Folks in town already took up a collection to erect a marker at the site of the shootout. The Riparian Irrigation Club wanted to proclaim the incident “The Capay Valley Stand-Off.” Locals who traded at Black’s Station called it a downright massacre. Big cattle declared war against the homesteaders living on parcels where the sweet-grasses grew. Clashes over land and water rights took place throughout the winter of 1870. The struggle yielded no victors, only heartache.
Marshal Frank Kegan and seven men rode to the Kettner place situated in Hungry Hollow. The Kettner family came overland from Tennessee’s Sequatchie Valley to claim their 160-acre parcel in California, where they raised vegetable garden and a few head of cattle with the “K Dot” brand. The Marshal was out delivering eviction notices petitioned by the Ramage Land, Water & Stock Company. Kegan did not realize he would encounter a funeral that grey February morning.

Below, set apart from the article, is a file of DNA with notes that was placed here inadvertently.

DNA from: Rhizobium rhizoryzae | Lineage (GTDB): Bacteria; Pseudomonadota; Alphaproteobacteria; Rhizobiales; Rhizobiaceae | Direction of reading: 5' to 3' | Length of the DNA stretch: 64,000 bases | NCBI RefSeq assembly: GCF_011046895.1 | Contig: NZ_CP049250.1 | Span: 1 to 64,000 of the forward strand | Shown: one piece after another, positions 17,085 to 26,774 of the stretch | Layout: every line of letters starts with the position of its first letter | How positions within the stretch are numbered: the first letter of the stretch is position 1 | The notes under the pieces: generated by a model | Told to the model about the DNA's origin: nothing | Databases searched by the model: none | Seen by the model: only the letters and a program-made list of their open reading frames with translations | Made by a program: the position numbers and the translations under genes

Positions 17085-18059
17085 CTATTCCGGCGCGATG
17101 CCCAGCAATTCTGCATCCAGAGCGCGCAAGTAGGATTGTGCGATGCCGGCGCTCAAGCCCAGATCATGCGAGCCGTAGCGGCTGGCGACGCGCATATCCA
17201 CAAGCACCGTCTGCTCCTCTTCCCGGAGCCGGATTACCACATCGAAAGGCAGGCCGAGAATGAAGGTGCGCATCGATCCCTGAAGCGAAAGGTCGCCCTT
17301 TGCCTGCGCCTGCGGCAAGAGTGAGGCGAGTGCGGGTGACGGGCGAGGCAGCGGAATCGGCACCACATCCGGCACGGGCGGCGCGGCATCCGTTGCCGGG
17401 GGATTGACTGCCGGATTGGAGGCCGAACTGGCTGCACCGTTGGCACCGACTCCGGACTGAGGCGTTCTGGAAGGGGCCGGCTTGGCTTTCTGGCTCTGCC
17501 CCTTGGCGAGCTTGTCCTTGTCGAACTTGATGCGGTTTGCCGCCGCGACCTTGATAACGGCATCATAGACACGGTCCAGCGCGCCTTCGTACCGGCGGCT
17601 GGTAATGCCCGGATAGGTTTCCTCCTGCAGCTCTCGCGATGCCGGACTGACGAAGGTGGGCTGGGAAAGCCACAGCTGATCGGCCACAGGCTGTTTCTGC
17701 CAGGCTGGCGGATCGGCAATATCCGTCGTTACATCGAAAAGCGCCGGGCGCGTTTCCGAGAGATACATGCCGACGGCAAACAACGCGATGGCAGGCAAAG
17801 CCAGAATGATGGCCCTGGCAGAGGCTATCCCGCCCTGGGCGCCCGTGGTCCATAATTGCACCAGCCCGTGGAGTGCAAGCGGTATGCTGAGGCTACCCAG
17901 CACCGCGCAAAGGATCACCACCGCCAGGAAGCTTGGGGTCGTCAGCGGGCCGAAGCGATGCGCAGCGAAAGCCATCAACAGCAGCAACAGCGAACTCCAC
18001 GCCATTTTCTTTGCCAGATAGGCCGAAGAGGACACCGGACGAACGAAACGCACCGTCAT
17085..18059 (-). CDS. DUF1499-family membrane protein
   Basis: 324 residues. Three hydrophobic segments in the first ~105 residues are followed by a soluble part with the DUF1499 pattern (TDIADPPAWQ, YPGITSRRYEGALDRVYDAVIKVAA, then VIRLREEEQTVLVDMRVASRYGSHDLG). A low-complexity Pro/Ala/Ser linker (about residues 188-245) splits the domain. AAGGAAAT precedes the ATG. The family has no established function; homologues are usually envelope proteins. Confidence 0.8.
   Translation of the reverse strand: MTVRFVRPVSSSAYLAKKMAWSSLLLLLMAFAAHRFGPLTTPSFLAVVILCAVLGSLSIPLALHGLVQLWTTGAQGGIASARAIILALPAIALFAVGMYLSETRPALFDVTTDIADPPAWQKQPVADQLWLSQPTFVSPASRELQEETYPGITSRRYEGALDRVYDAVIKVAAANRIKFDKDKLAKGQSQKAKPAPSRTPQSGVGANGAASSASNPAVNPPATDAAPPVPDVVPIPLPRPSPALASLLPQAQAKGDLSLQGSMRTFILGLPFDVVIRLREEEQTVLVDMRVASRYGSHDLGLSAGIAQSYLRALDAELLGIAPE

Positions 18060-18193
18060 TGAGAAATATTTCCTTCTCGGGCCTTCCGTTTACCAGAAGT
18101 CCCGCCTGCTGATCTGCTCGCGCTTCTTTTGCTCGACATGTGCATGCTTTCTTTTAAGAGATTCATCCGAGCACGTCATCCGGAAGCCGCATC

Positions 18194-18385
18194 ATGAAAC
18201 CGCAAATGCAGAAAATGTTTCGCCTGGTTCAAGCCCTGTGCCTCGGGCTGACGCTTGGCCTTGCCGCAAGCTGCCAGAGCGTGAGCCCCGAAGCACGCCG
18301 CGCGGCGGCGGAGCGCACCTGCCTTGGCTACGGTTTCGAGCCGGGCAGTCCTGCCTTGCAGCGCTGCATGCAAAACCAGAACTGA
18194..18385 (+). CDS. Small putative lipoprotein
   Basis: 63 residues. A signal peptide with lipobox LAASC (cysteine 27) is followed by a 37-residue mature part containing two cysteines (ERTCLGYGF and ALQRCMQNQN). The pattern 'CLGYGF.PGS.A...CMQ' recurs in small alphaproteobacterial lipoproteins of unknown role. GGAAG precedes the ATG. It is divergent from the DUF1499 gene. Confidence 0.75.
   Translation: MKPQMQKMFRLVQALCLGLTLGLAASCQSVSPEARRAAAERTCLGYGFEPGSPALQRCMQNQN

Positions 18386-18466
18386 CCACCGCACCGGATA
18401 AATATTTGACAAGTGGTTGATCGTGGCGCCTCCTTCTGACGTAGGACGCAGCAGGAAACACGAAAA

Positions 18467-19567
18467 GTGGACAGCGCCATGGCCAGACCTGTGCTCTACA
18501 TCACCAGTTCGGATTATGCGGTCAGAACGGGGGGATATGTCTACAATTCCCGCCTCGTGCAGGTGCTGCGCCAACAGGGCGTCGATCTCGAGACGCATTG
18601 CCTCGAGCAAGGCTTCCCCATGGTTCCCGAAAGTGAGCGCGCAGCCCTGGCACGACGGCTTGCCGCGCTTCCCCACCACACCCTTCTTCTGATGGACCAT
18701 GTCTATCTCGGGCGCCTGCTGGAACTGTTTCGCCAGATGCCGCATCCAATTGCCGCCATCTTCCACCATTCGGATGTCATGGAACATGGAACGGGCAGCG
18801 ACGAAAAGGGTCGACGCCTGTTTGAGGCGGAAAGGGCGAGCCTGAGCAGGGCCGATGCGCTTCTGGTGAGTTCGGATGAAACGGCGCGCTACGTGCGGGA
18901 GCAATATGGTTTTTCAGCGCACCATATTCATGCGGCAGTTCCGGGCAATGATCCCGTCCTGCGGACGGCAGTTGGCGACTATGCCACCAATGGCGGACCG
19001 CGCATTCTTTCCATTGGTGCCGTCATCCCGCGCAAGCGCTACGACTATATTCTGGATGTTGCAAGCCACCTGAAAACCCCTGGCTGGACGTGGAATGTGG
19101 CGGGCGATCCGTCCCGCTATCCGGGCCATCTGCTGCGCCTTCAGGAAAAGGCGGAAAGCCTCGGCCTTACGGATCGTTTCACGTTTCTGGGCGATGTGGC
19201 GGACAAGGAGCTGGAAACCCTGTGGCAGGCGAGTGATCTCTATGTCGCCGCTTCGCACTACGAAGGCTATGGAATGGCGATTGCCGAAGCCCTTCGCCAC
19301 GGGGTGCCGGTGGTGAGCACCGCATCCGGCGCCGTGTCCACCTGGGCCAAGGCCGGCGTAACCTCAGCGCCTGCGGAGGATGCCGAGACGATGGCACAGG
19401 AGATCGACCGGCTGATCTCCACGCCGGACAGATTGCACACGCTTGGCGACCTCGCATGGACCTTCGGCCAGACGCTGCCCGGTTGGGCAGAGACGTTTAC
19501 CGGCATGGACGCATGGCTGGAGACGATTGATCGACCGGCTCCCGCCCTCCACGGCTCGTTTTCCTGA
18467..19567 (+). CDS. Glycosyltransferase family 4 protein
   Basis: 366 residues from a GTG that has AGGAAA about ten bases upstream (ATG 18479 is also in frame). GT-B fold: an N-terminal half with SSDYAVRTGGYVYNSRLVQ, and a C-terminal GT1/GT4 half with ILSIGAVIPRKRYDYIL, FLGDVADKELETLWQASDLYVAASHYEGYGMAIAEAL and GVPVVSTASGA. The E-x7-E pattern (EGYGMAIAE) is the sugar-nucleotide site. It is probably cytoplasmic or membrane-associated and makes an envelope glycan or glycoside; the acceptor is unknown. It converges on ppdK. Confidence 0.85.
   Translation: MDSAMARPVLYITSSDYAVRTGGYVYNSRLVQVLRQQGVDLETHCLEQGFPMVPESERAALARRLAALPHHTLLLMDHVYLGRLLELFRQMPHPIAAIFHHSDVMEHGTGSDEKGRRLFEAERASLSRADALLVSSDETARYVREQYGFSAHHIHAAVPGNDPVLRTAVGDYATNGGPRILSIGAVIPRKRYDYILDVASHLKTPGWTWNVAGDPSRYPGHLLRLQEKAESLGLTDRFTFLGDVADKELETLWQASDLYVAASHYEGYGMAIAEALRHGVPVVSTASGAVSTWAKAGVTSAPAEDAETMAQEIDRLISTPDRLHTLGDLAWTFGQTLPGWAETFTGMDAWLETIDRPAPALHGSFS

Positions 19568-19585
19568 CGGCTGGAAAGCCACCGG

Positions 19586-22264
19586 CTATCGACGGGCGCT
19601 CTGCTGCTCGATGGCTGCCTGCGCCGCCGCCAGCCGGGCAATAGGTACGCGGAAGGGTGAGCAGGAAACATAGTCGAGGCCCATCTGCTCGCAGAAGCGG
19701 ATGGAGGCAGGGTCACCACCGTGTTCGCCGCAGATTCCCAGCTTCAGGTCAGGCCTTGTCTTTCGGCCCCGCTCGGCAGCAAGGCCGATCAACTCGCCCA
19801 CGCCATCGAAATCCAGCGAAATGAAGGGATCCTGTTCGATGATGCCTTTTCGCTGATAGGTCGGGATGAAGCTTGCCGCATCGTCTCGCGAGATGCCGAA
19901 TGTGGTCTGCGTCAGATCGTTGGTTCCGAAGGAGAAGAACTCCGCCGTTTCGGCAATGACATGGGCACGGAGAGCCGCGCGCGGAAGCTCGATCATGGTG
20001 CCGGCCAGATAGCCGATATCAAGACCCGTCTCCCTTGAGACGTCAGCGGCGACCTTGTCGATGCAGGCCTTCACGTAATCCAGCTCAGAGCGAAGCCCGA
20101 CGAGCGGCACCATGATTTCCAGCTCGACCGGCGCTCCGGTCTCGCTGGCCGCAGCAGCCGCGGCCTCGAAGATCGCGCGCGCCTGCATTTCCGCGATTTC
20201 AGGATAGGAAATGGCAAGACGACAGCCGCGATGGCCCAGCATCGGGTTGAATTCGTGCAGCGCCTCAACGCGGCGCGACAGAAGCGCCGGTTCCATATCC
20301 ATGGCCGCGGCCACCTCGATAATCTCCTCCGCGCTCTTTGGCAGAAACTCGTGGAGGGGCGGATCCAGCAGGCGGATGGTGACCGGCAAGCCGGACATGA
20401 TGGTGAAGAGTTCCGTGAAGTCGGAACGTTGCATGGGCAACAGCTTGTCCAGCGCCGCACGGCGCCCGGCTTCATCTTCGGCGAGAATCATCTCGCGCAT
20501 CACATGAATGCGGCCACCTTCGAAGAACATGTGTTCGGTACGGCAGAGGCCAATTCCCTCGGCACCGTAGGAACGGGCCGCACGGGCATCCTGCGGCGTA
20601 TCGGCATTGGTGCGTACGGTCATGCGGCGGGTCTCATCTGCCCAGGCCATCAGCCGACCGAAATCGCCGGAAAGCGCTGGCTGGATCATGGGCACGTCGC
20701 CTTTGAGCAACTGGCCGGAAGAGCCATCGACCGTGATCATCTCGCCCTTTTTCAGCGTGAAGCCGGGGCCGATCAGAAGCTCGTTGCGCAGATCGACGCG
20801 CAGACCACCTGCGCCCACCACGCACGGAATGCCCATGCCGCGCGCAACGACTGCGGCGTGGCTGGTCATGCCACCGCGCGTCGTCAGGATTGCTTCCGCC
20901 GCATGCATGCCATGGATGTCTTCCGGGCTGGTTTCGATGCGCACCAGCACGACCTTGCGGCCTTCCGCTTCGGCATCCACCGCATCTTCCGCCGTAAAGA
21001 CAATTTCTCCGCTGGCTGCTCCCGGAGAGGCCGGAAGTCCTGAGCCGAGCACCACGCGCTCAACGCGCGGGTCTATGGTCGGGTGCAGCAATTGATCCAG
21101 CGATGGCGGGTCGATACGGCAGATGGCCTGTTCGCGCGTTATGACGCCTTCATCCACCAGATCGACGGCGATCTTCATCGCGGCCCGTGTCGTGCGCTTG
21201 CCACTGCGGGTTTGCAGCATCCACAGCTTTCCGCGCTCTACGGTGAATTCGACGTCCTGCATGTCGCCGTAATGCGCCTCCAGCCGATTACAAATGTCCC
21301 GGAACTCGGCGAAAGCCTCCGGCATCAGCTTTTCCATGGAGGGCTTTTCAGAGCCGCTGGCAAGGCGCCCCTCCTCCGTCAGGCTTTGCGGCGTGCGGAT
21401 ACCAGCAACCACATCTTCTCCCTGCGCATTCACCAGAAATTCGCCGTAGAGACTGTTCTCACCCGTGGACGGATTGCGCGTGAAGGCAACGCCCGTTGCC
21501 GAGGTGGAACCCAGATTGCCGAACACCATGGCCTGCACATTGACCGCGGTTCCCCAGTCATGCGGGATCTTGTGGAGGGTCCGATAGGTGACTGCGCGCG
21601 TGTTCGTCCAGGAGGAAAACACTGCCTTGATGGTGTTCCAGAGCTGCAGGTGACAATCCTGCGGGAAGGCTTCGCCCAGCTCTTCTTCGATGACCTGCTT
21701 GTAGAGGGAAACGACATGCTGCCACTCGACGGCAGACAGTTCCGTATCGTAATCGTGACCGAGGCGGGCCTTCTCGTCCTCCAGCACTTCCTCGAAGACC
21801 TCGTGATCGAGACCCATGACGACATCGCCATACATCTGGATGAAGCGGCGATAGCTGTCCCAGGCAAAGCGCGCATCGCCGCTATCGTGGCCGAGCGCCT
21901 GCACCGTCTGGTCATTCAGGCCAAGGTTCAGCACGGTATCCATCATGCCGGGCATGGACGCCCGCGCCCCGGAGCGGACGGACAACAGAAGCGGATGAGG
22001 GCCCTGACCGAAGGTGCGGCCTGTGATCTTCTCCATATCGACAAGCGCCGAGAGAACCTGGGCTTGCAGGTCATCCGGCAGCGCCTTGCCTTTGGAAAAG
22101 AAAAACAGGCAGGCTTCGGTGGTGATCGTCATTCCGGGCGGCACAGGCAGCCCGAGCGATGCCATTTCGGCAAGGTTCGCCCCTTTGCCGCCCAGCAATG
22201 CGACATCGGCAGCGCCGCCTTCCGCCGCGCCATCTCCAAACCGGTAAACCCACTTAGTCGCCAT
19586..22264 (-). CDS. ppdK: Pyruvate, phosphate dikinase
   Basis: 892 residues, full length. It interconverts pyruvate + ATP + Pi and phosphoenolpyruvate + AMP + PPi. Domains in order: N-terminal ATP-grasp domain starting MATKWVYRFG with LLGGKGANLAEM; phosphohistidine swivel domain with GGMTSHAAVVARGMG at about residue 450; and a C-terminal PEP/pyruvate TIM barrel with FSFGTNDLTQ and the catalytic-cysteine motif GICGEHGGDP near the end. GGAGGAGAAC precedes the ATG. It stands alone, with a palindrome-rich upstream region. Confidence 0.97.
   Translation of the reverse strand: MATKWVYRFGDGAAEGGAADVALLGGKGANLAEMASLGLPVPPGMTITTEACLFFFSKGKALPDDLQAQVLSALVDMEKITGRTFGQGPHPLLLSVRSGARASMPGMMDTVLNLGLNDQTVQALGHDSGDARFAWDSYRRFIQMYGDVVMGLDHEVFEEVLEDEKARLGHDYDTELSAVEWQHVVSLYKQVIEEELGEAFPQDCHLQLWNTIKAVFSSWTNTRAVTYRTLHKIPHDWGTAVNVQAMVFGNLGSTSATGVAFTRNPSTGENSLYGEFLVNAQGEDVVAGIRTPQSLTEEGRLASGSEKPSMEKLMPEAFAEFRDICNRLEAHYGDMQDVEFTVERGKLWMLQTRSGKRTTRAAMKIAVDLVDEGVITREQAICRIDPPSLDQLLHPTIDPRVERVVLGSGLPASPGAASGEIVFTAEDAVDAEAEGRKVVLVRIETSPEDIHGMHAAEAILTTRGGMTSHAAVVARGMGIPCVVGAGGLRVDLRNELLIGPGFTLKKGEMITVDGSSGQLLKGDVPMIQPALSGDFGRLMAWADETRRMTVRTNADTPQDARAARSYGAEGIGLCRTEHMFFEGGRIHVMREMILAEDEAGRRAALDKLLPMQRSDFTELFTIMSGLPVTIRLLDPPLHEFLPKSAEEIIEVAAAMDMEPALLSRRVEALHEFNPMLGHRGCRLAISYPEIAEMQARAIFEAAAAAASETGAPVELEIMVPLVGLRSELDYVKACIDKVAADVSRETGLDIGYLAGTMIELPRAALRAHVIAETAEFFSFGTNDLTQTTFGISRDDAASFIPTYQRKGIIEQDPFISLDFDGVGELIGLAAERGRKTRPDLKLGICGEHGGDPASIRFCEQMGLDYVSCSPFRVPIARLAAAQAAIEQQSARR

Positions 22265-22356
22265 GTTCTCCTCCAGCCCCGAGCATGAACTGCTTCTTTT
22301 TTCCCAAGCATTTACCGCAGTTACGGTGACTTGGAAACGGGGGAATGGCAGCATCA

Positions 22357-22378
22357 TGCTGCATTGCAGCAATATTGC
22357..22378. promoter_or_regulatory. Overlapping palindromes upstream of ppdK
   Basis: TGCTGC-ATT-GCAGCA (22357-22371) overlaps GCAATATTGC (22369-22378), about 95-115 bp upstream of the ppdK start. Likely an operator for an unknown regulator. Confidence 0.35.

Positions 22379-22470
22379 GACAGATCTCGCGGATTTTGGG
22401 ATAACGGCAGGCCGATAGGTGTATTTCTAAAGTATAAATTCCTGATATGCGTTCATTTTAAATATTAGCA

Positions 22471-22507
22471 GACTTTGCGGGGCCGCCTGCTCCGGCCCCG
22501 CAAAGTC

Mourners gathered from Capay Valley and the nearby town of Esparto to pay their respects to Liliana Kettner, daughter of Carl and Rebecca. The ten-year-old was killed in a stampede set off by a dynamite blast at the Ames Ditch headgate. The ditch belonged to Jarred “Jake” Ames, who diverted water from nearby Cache Creek, to irrigate his Chilean clover fields east of the Kettner’s property. Ames suspected the explosions were part of an intimidation campaign waged by the Ramage Land, Water & Stock Company.